5. The ones that come with the machine I think are HAx1 needles which can be purchased up to size 22. Size 22 needles are good for V138 max. This will depend on how thick and tough the leather is. If you change the needle to a standard industrial 135x16 you will get better needles and a better selection of sizes. Does that mean the long groove is on the left. Which would be correct. When you have the bobbin threaded properly in the hook assembly. 1. As you pull on the thread with the bobbin facing you it should rotate the bobbin counter clockwise. 2. Hold the end of the thread coming out of the assembly with one hand and with the whole threaded assembly rested in the pam of the other hand. Try and lift the assembly off your pam. If thread just pulls out freely and the assembly doesn't lift off your hand tighten the tension spring screw in by 1/8 of a turn. Try again until you can lift the assembly off your hand and suspend it. The thread should unwind from the bobbin slightly if you give it a gentle, gentle upward jerk. What you are going to find is these little machines can do a nice stitch but you are going to spend a lot of time tinkering with it to get to that stage. Once you figure what size of thread / needle size is best for your needs and setup, leave it. I think they are fun little machines and a great way to get started on a budget in the one arm bandit machines. Funny thing through is I still have mine but sold the Consew 223 cylinder (not heavy enough, small bobbin) and Pfaff 1245 (too finicky) is for sale. Best of luck, kgg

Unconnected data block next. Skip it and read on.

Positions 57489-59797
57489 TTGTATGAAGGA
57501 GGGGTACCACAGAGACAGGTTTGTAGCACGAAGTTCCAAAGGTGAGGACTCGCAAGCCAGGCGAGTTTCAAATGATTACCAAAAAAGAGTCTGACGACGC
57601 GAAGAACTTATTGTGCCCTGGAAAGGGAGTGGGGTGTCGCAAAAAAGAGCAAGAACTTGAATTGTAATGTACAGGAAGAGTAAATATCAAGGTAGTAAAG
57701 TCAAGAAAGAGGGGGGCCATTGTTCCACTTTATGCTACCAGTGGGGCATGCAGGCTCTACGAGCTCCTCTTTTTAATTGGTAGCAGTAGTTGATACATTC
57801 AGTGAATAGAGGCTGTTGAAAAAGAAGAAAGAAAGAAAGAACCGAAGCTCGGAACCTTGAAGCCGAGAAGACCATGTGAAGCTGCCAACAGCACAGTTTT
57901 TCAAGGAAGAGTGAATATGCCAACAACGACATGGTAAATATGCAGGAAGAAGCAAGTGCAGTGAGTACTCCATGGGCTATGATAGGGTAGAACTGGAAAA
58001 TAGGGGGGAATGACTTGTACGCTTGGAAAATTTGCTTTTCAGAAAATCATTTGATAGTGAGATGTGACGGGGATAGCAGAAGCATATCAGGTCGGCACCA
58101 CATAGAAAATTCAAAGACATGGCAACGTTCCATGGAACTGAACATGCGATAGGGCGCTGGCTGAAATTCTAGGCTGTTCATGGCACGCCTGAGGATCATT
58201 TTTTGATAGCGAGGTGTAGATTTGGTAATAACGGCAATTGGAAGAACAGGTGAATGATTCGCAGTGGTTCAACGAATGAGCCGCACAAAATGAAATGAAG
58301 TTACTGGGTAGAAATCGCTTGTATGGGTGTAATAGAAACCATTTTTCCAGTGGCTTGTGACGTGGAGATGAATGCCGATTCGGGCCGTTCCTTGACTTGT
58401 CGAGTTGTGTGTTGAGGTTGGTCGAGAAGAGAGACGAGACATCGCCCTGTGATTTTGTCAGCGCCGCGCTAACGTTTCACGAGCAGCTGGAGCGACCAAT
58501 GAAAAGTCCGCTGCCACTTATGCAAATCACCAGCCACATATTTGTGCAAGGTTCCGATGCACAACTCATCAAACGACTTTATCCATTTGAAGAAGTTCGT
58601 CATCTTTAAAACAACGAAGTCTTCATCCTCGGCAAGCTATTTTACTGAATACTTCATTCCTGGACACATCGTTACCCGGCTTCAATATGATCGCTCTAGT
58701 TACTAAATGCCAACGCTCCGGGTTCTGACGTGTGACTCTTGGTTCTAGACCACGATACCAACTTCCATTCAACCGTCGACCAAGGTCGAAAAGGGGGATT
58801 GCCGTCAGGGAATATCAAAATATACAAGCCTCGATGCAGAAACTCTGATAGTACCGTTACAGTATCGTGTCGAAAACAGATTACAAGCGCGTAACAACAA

6. A couple additional ideas. Do you have the long groove on the side the thread enters the needle? How full is your bobbin? I like to keep all my bobbins in the 80 percent range. I would step back and do a process of elimination. Check thread path, correct needle size (V207 size 23 /24 needle), needle installed all the way, positioned correctly and do the bobbin drop test to see if tension is correct for the thread size (to little and bobbin falls to floor , to tight the bobbin will not allow thread to come off bobbin). Try using some V69 thread on the top and bobbin just to see if it would pickup and lock the stitches properly. Then re-thread the top with V207 and see that works. If that works the problem is in the bobbin. There may not be enough head space in the bobbin area to clear V207 properly, incorrect tension in the bobbin tension spring, bobbin hook assembly incorrectly thread. Large threads need to be threaded through the holes farthest away from the hook and under the spring also the bobbin when you pull on the thread rotates counter clock wise. Personally I don't know how you got V207 thread through the eye of needle if it was the one that came with the machine. I would suggest about thinking of changing the size of the needle to a standard 135x16 needle, which is a simple process and needles are easy to find. kgg